Growing Role for PR Pros to Help Build Trust

Edelman Trust Barometer, 2016 logo

Reading between the lines of Edelman’s latest Trust Barometer suggests significant opportunities for public relations professionals who can help businesses communicate their essential role in improving society.

Business is better positioned than government, media and NGOs to deal with rapid change in society, according to the 2016 Trust Barometer. Importantly, 80% of respondents believe business can both increase its profits while improving the economic and social conditions in the communities in which it operates. Business also increased its level of trust globally, up 5 percentage points to 53%, just behind NGOs’ 55%.

“Business can be a big part of the solution because it is apolitical, fast, and tracks its progress,” said Kathryn Beiser, global practice chair of Edelman’s Corporate practice. “Now is the time to lead from the front with the support of their employees and passionate customers. No longer can business leaders focus on short-term goals. The new model CEOs are taking action by addressing the issues of our time, and taking a personal interest in the success of society. Stakeholders expect business to have a solid and steady focus on financial returns, but also on actions around key issues such as education, healthcare and the environment.”

Underscoring the role of reputation and trust, Chicago business consultant Fred Siegman told Culpwrit, “You qualify on skill, experience, education, reputation. You choose on trust! That trust tipping point often comes from the strength of some person-to-person relationship.” Achieving the higher levels of trust will require management commitment and honest, candid communication. Needless to say, government and NGOs also need to improve and expand their communication efforts to build trust.

Other key findings from the 2016 Edelman Trust Barometer include:

  • Respondents want to see a shift in CEO focus from short-term results and lobbying to job creation (49 percent) and positive long-term impact (57 percent). They want business leaders more visible in discussions of income inequality and public policy (80 percent).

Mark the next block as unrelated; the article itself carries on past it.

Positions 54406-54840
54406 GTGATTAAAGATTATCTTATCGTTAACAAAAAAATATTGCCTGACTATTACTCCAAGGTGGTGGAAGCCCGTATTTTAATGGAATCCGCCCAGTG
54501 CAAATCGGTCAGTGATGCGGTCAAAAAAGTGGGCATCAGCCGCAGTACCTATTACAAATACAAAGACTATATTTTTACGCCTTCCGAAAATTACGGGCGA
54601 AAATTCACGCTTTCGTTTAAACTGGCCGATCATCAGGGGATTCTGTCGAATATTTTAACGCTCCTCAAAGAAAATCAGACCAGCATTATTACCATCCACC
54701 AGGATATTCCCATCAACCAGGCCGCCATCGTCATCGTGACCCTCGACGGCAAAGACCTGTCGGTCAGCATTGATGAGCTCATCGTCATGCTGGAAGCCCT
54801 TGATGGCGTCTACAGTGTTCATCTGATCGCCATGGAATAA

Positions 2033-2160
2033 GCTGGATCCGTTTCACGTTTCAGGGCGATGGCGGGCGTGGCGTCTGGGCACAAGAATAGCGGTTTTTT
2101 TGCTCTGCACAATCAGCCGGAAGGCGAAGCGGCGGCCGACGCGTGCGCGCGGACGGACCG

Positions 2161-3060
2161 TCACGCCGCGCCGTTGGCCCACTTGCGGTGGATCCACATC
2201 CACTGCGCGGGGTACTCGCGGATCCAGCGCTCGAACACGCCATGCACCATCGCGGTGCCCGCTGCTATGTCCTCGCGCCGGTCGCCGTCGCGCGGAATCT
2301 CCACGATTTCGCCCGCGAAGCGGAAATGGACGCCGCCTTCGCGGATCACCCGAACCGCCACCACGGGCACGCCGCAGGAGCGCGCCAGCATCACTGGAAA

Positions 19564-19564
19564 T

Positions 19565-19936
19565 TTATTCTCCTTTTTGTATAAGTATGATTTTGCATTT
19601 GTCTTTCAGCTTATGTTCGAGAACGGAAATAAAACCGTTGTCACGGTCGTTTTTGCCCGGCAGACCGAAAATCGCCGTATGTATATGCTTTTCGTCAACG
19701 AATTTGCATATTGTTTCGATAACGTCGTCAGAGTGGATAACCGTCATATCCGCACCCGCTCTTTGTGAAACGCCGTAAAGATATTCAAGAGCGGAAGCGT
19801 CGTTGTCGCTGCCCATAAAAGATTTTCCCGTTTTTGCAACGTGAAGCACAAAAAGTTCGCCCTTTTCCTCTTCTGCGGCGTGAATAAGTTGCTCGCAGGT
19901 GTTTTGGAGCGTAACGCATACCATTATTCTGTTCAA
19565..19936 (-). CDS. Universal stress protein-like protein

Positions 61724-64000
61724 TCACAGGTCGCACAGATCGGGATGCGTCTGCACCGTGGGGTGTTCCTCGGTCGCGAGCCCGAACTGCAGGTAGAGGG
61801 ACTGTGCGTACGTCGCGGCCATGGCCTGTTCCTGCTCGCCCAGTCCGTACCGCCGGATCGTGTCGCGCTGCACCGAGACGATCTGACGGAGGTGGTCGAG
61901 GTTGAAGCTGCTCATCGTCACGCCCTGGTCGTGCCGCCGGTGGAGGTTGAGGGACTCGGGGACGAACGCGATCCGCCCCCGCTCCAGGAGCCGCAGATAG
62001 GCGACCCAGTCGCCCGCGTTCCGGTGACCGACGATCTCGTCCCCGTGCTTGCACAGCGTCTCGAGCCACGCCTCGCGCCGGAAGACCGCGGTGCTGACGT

• Despite an increase of one point to 42 percent globally, government remains the least trusted institution for the fifth year running.
  • Trust in NGOs went up in 81 percent of the countries surveyed with the most dramatic jumps occurring in China (17 points) and Mexico (11 points).
  • Among the informed public, media made an impressive turnaround as trust increased in 20 of the 28 countries surveyed. The biggest gains were in the U.S. (16 points), Canada (14 points), UK (14 points) and Hong Kong (12 points).
  • Globally, family-owned companies (66 percent) remain most trusted, trailed by public (52 percent) and state-owned (46 percent) businesses.
  • Companies headquartered in developed markets are still more trusted than those based in developing markets. Canada, Sweden and Switzerland, all 66 percent, are most trusted, followed by Germany (64 percent).
  • For the fifth consecutive year, search engines (63 percent) and traditional media (58 percent) remain the two most trusted sources for general news and information. Online media jumped 8 points to 53 percent and is now the third most trusted source, followed by owned media, which is up 3 points to 46 percent and social media (44 percent).

2 thoughts on “Growing Role for PR Pros to Help Build Trust

  1. Ron, you are so right on seeing the opportunity, if not the raging need, for PR pros to address the widening gap between ‘informed’ and ‘mass’ consumers’ trust, as evidenced in Edelman’s latest Truth Barometer research.

    I think the challenge is first to face an uncomfortable truth: We have objective, blunt evidence that the existing models for corporate engagement on key issues that Kathryn mentions simply don’t work. Perhaps that’s because they’re really 100 year-old ideas, once you strip away the latest mechanisms for delivering them.

    I wonder if a huge, honest rethink isn’t in order, instead of doubling-down on approaches that may well have gotten us into this pickle?

  2. Ron – I agree. Said in a slightly different way, PR professionals should be paying attention to their company’s reputation. If it’s not perceived as trusted, you have a reputation issue.

    It’s an exciting time for PR professionals to make a significant impact in their careers and in society.

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